Wednesday, July 30, 2003
Something is very wrong when agencies of the federal government try to set up a futures-market betting parlor for the purpose of wagering on terrorist attacks, deaths of U.S. soldiers on foreign soil and political assasinations [the now-dead PAM]. I'm glad that idea was given the bum's rush post haste. I reserved comment on this very sick, Strangelovian concept until today, hoping beyond hope that it was all some sort of hoax. Unfortunately, it wasn't.
How do you tell the families of military men and women lost in combat, or "keeping the peace," that their own government is running a dead-pool on their loved one's lives? How do you justify a government-sponsored casino where the payoffs are covered in blood?
There's also something else on the legal horizon I think we should watch out for - President Bush's proposed Federal Marriage Amendment, which would codify in the United State Constitution a ban on recognition of same-sex unions. The proposed amendment would define marriage as a union between one man and one woman.
Think about it: does this fact need to be set in the U.S. Constitution? Something tells me this piece of legislation is being skidded in on a banana peel for two reasons - Ontario and British Columbia's recent decison to allow gay marriages [our neighbors...good heavens!], and the Supreme Court's recent reversal of anti-sodomy laws.
Some say, "allowing same-sex couples to marry would take away from the rights of heterosexual couples."
How would someday allowing gay couples to marry - under Federal recognition - take away any rights from heterosexual spouses? I can't see any way that it would, any more than allowing women or African-Americans to vote took away from men's or whites' voting rights.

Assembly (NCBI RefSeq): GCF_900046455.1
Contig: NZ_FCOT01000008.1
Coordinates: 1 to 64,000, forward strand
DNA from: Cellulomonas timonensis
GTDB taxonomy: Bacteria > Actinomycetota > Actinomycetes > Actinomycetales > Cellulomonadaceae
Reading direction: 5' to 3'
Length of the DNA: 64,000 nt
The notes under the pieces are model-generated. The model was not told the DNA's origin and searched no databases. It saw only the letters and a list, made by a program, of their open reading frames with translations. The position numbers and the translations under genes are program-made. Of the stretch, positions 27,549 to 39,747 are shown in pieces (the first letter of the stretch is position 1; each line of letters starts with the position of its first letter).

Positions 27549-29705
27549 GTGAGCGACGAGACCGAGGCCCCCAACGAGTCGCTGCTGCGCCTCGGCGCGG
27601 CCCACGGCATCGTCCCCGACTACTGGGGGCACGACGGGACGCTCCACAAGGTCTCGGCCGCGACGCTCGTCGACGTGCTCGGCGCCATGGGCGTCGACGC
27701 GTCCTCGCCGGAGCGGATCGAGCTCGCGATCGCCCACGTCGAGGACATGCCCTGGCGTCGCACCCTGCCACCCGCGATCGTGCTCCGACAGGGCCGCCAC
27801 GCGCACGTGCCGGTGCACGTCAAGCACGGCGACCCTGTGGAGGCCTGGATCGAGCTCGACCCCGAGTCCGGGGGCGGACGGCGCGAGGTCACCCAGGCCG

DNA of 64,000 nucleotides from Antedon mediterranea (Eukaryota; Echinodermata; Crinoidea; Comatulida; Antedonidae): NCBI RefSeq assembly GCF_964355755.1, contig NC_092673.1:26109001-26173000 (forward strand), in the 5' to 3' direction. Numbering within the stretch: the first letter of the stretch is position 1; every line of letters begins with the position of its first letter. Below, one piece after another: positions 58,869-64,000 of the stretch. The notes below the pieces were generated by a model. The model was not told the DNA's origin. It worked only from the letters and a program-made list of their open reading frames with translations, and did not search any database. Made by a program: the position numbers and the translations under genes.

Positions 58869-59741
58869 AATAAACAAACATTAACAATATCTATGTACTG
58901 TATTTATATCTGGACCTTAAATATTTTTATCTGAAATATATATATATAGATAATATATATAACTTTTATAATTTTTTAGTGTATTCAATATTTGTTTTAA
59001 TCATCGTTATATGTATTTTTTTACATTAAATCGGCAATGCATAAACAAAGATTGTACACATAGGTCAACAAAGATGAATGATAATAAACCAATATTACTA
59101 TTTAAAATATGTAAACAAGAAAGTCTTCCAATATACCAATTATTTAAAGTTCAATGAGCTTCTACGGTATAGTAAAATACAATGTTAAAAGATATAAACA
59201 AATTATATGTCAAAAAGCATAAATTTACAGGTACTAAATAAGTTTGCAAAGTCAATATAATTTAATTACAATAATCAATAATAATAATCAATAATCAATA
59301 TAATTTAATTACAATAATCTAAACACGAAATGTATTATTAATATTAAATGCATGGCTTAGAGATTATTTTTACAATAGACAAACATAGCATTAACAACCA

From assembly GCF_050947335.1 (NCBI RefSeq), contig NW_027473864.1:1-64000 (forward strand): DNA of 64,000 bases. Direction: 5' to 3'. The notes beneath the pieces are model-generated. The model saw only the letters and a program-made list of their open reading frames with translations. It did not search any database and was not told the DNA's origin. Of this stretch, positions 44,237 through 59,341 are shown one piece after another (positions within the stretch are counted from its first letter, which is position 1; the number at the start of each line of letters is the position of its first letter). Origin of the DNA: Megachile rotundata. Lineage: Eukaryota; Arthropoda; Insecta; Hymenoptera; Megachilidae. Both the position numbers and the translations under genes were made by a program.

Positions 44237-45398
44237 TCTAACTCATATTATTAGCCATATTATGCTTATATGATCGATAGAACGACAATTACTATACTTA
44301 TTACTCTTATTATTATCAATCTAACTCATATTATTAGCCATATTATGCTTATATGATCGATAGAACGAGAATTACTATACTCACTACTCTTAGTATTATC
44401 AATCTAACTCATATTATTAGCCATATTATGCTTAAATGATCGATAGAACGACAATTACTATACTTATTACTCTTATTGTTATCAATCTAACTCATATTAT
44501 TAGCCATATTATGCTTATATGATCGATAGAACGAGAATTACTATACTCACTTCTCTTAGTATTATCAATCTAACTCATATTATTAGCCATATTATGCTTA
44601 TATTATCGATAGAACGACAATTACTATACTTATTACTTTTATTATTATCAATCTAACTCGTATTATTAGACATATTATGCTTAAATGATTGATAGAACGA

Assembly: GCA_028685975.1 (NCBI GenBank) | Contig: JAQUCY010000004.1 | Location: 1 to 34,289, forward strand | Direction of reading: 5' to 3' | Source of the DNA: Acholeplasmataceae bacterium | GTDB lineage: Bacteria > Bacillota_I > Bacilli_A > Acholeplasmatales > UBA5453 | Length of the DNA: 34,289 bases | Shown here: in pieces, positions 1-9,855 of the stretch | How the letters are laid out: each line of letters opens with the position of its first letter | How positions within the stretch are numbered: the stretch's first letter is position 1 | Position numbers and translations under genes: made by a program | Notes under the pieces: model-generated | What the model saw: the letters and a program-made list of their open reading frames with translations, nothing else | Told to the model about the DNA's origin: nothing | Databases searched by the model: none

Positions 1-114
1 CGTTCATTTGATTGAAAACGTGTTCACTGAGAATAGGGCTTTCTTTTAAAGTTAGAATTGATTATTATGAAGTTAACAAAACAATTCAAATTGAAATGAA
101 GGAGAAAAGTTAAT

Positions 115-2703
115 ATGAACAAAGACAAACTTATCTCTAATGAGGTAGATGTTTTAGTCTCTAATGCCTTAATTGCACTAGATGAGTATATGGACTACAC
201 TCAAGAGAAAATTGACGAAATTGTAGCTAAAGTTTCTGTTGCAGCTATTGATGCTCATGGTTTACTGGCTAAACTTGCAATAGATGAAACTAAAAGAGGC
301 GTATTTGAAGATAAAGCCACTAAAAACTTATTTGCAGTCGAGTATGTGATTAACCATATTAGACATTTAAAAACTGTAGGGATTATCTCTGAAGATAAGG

"It would take away the sanctity of heterosexual marriage."
The fact is, marriage in the United States is a civil matter, not a Church matter. Owing to the wise separation of Church and State our nation was founded upon, we [for the most part] don't make laws based on theological arguments. I won't get into discussions of religion or morality here, because that's just an open invitation to a endless flamefest...it certainly doesn't change people's minds from one side to the other, and whether you're for or against gay marriage, your opinions are probably very strongly felt; it's just that kind of hot-button issue.
But consider this: the proposal of the Federal Marriage Amendment should be of profound interest to Americans - of any affectional persuasion - who value civil rights, because it would mark the first time in history that an American Constitutional amendment would be enacted to take away rights from a specific group of people. The first time ever.
That, in my opinion, goes very much against the grain of the foundation of our nation's values.
It could happen. After all, we did have the Prohibition as a sort of precedent...which tells me that given enough fanatic groundswell, almost any idea, no matter how ill-concieved, stands a chance of becoming law. We can't just ignore a threat and say, "it would never happen." There's a little something we can do to help this amendment not pass. We can write our representatives in Washington; snail mail and phone calls still seem to get the most attention, but you can send a fax to Washington using the Human Rights Campaign website.